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Tuesday, 2 October 1984
Page: 1051

(Question No. 747)


Senator Kilgariff asked the Minister representing the Minister for Health, upon notice, on 27 March 1984:

(1) Do many thousands of Australians have a hearing loss which requires the use of a hearing aid, the cost of which varies from $350 to $800 for a three year device; and are other glasses, contact lenses and prosthetic devices such as glass eyes, arms, legs and breasts covered by health funds, in many cases to the value of $1000 per year.

(2) Is the Minister for Health aware that many people with a hearing impairment are disadvantaged as they are unable to obtain employment without the benefit of a hearing aid and must therefore pay for their own aid and also contribute through their taxes to the provision of hearing aids for children and pensioners .

(3) Will the Minister therefore take action to have the provision of hearing aids included under the Medicare Schedule.

(4) Will the Minister also take action to require private health funds to include hearing aids in their 'extras' tables.


Senator Grimes —The Minister for Health has provided the following answer to the honourable senator's question:

(1) Yes. The National Acoustic Laboratories (NAL) of my Department provide hearing aids free to people with hearing problems who are either under 21 years of age, eligible pensioners or their dependants, members of the armed services, ex-servicemen and women with war related hearing impairment or persons receiving supporting parent or sickness benefit allowances. During 1982/83, 53 126 hearing aids were fitted to eligible clients.

Persons not eligible for NAL services acquire hearing aids from the private sector hearing aid dealers at an average price of $500. It is estimated that some 25 000 hearing aids per annum are fitted by the private sector.

Hearing aids on average have a life of about five years.

Many prosthetic devices are covered by health funds. However, the benefits and limitations which are applicable vary from fund to fund.

(2) Yes. The 1978 Australian Bureau of Statistics Survey 'Hearing and the Use of Hearing Aids (persons aged 15 years or more)' indicated that some 26 700 persons could not afford to obtain an aid of which 11 300 persons were over 65 years of age, 10 700 persons were between 45-64 years of age and 4300 between 25 -44 years of age.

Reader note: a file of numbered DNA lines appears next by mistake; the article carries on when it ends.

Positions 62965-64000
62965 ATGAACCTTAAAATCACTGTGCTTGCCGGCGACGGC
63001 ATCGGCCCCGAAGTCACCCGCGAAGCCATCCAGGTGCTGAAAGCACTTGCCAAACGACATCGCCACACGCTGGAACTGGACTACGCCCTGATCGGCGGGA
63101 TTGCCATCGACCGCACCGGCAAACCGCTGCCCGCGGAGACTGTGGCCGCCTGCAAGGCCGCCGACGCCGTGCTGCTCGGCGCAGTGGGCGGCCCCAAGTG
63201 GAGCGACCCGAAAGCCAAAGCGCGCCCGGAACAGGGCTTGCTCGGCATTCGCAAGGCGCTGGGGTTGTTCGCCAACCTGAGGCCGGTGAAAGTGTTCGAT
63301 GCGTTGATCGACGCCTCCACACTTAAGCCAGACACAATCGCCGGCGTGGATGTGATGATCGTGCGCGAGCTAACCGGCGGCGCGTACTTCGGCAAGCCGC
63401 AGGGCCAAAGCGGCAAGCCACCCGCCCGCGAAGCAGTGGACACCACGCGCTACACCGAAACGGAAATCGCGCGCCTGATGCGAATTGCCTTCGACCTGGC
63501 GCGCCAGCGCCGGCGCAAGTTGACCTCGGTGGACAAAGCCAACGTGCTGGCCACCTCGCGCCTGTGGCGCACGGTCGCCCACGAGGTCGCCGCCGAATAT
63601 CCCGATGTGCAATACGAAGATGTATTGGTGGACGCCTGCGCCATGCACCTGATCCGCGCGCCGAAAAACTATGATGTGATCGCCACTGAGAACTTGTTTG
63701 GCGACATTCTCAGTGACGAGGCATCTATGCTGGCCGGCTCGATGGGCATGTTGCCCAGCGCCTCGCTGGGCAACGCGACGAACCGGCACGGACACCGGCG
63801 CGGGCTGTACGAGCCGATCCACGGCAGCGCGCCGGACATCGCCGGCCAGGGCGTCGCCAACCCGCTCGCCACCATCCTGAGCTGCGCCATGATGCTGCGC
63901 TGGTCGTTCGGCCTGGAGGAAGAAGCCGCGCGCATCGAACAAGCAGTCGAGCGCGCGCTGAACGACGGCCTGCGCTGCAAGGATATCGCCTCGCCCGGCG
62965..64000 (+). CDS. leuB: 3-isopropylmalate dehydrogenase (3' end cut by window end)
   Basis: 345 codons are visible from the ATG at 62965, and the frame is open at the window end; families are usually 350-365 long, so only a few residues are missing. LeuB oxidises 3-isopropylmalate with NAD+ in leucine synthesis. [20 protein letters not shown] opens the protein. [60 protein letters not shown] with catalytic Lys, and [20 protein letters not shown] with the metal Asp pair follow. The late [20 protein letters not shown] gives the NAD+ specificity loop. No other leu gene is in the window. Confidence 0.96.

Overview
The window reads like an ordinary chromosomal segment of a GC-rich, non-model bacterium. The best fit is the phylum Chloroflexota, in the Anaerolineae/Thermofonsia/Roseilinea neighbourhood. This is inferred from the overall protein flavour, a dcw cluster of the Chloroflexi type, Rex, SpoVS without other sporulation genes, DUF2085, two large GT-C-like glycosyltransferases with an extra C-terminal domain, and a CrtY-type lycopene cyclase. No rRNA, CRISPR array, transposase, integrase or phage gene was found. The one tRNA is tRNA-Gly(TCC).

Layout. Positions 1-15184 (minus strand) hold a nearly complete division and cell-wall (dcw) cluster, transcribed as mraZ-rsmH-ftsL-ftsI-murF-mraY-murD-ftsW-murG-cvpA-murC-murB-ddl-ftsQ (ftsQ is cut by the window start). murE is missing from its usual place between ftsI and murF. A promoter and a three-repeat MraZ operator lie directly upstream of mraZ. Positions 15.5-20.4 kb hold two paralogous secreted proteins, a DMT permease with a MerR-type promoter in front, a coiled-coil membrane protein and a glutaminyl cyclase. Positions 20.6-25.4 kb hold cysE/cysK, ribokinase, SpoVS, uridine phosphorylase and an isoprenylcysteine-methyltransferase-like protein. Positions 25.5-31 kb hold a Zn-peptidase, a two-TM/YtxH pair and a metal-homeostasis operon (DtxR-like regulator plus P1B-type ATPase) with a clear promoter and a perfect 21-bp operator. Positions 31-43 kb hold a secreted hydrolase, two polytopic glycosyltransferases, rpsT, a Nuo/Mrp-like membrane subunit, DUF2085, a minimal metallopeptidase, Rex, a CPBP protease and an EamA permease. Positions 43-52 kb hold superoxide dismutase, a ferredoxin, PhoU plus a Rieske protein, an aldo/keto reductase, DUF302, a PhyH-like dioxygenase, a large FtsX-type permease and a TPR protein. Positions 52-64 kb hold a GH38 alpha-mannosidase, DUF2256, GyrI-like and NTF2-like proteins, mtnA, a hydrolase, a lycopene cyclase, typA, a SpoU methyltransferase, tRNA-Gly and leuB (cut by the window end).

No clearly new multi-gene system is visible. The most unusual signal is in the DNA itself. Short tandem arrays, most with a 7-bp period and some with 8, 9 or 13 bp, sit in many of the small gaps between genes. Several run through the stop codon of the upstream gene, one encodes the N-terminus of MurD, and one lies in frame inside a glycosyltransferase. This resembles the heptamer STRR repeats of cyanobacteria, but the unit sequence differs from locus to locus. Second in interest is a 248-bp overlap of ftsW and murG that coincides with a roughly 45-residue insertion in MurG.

I am not aware of any figures that are available regarding the number of people unable to obtain employment because of the lack of a hearing aid. Such persons could, under certain circumstances, be eligible for a free hearing aid through the Commonwealth Rehabilitation Service of the Department of Social Security. I am aware that some people may be disadvantaged in this group. Unfortunately the resources are not available to extend eligibility for NAL services to all.

Although the needs of all persons with hearing impairments are a matter of continuing concern it is essential that attention first be addressed to providing adequate services to those who are currently eligible for them.

(3) Consideration of admitting benefits for hearing aids under Medicare would need to extend to a range of other aids and appliances, such as spectacles and dentures, with implications for an extensive increase in the cost of Medicare. The budgetary situation is such that the Government cannot responsibly approve of such an innovation at this time.

(4) In relation to ancillary benefits payable from 'extras' tables, it has been the long standing policy of successive governments that funds are free to include whatever benefits they choose in these tables. The Government's role in relation to these tables is essentially one of ensuring that financial viability is maintained.

However, I understand that many registered funds do offer benefits in respect of hearing aids. These funds include:

New South Wales-The Grant United Order of Oddfellows, Friendly Society of New South Wales; Health Insurance Commission (Medibank Private); The Lysaght Hospital and Medical Club; The Phoenix Welfare Association Limited; Reserve Bank Health Society; The United Ancient Order of Druids, Registered Friendly Society; Grand Lodge of New South Wales; The Wollongong Hospital and Medical Benefits Contribution Fund.

Victoria-Army Health Benefits Society; Cheetham Hospital Benefits Fund.

South Australia-Health Insurance Commission (Medibank Private); South Australia Public Service Association Health Benefits Fund.

Queensland-CPS Health Benefits Society; The Grand United Order of Oddfellows Friendly Society; The Queensland District No. 87, Independent Order of Rechabites Friendly Society; MIM Employees Health Society; Protestant Alliance Friendly Society of Australasia, in Queensland (The Grand Council); Queensland Teachers' Union Health Society.

Tasmania-Health Insurance Commission (Medibank Private); Queenstown Medical Union Ancillary Medical Benefits Fund.